Local political leadership hand in glove with sand mafia
The developments at the Valapattanam police station on October 31 following the arrest of two persons in connection with sand smuggling and the subsequent custody of a local Congress functionary that led to a three-hour protest sit-in by Congress workers at the station have turned the spotlight on the alleged nexus between political workers and people involved in illegal extraction and sale of sand.
The protest by Congress workers, led by K. Sudhakaran, MP, and joined by MLAs K.M. Shaji and A.P. Abdullakutty, alleging brutal assault by sub-inspector B.K. Siju on local Congress leader Kallikkodan Ragesh has shed light on the links between local political activists and groups involved in illegal sand-mining and sale. The police officers who acted against such elements under the Kerala Protection of River Banks and Regulation of Removal of Sand Act, 2001, are at the receiving end of the wrath of lawmakers.
The events began when Mr. Ragesh, a Congress worker loyal to Mr. Sudhakaran, went to the station following the arrest of two persons involved in smuggling sand. A local party worker’s visit to the police station to question the capture of the two men involved in sand smuggling and the subsequent protest have raised eyebrows even among UDF circles here. The incidents point to a dark underbelly of political vested interests here.
‘‘Sand smuggling has grown into an industry now as it is very difficult for ordinary people to get sand for construction works,’’ Mr. Sudhakaran said at a press conference here on Friday, blaming the government for the situation. The lawmaker said he had staged the protest not for the release of any sand smuggler but against the brutal manhandling of one of his loyal followers.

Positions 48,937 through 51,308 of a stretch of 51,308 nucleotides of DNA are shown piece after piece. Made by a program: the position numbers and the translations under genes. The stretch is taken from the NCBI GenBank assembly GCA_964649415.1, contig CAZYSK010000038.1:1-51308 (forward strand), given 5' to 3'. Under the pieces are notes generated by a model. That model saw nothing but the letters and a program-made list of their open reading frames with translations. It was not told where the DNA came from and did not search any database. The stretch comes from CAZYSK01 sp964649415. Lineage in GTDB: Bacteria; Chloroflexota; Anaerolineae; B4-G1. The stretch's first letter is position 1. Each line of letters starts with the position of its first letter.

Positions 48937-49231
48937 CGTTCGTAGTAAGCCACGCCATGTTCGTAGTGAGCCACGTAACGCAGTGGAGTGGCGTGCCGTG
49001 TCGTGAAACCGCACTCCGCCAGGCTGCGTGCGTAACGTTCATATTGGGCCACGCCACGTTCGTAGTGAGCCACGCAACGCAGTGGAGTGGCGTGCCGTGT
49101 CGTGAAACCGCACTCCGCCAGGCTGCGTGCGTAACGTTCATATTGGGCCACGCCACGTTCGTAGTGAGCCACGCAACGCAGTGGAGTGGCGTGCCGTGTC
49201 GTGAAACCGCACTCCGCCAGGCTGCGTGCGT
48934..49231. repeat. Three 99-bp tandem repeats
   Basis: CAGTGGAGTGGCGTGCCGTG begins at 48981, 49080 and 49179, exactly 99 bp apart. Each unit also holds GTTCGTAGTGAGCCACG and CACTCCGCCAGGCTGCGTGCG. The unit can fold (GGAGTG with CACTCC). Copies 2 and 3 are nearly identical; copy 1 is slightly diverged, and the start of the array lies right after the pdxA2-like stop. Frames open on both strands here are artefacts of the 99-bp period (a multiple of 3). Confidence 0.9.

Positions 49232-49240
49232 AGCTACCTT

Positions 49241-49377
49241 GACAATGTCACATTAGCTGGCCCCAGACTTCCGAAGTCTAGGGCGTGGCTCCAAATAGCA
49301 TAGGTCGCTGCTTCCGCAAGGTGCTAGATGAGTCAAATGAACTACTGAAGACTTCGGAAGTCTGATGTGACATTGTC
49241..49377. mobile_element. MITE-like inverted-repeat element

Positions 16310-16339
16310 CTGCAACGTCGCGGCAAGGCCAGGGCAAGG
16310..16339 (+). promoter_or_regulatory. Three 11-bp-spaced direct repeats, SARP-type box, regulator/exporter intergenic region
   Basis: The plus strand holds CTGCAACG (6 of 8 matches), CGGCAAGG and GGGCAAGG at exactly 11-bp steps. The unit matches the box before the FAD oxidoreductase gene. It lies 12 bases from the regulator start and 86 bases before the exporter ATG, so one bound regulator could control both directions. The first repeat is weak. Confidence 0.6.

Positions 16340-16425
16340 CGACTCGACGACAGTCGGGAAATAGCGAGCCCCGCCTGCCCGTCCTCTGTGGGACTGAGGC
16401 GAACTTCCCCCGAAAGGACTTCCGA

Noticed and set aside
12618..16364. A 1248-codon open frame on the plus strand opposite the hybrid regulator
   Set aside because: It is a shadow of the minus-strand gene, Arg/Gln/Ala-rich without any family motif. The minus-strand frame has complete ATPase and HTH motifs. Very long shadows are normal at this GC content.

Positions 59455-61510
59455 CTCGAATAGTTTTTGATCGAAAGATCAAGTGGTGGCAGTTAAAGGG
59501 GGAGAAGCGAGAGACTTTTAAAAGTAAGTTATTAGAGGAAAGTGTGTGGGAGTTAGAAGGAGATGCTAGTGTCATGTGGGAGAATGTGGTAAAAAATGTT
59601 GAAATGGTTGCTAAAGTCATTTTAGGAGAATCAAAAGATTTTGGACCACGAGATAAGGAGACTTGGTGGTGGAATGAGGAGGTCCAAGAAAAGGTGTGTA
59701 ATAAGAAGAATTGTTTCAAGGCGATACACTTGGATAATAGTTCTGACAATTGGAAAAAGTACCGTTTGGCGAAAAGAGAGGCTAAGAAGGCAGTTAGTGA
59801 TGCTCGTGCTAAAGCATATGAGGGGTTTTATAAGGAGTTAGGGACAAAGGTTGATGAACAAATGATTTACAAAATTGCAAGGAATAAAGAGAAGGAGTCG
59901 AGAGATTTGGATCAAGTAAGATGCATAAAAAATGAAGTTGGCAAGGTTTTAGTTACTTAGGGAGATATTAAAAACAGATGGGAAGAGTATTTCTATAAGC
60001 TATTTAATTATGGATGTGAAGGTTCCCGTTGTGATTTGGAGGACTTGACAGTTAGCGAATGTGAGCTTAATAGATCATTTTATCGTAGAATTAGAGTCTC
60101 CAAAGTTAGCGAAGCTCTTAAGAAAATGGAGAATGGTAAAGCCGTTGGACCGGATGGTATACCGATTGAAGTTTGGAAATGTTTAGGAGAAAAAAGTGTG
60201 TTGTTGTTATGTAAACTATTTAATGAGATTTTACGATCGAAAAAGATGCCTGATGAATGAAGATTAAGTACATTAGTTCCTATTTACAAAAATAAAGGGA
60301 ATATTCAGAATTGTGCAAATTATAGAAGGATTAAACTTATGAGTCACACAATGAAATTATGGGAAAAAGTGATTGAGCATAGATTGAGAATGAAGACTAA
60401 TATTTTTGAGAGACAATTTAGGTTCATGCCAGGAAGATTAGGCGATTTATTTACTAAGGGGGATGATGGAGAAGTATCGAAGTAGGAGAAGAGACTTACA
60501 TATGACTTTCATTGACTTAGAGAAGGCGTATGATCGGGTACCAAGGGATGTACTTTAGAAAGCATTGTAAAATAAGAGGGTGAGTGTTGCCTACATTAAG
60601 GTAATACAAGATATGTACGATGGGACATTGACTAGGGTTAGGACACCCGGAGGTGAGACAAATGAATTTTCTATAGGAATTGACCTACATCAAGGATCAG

Though the developments at the police station are under investigation by Inspector General of Police (Kannur range) Jose George, highly placed police sources here said the MP’s protest at the station demanding action against the SI is enough to demoralise the force. The Act has empowered the police to act against people engaged in indiscriminate and uncontrolled removal of sand from rivers, which causes destruction of the biophysical environmental system of the river. Sand smuggling is a cognizable offence. Intervention of political activists to question arrests in cognizable offences does not bode well for law enforcement agencies, they said.
Mr. Shaji, IUML leader and MLA representing the Azhikode constituency, who was also at the press conference, said Mr. Siju was a ‘notorious’ police officer and that before the developments at Valapattanam he himself had urged Ministers including Home Minister Thiruvanchoor Radhakrishnan to transfer the SI. He also categorically demanded that the SI be removed from the Valapattanam station.
Legal circles here observe that the demand for removal of the police officer for earning the wrath of the political class is untenable as the Kerala Police Act 2011 stipulates two-year minimum tenure for police officers.
Section 97 of the Act ensures a minimum tenure for police officers from the State Police Chief to the station house officer. The clause for minimum tenure has been included as per the Supreme Court’s guideline to avert political intervention, they said. Shifting of any police officer before the completion of the minimum tenure should be on the grounds of disciplinary action, involvement in corrupt practice or criminal offence, physical or mental incapability, evaluation of superior officers that he or she is not discharging the duties sufficiently, public dissatisfaction about his or her efficiency, and the officer’s own request for transfer and not on the ground of displeasure of the political leadership.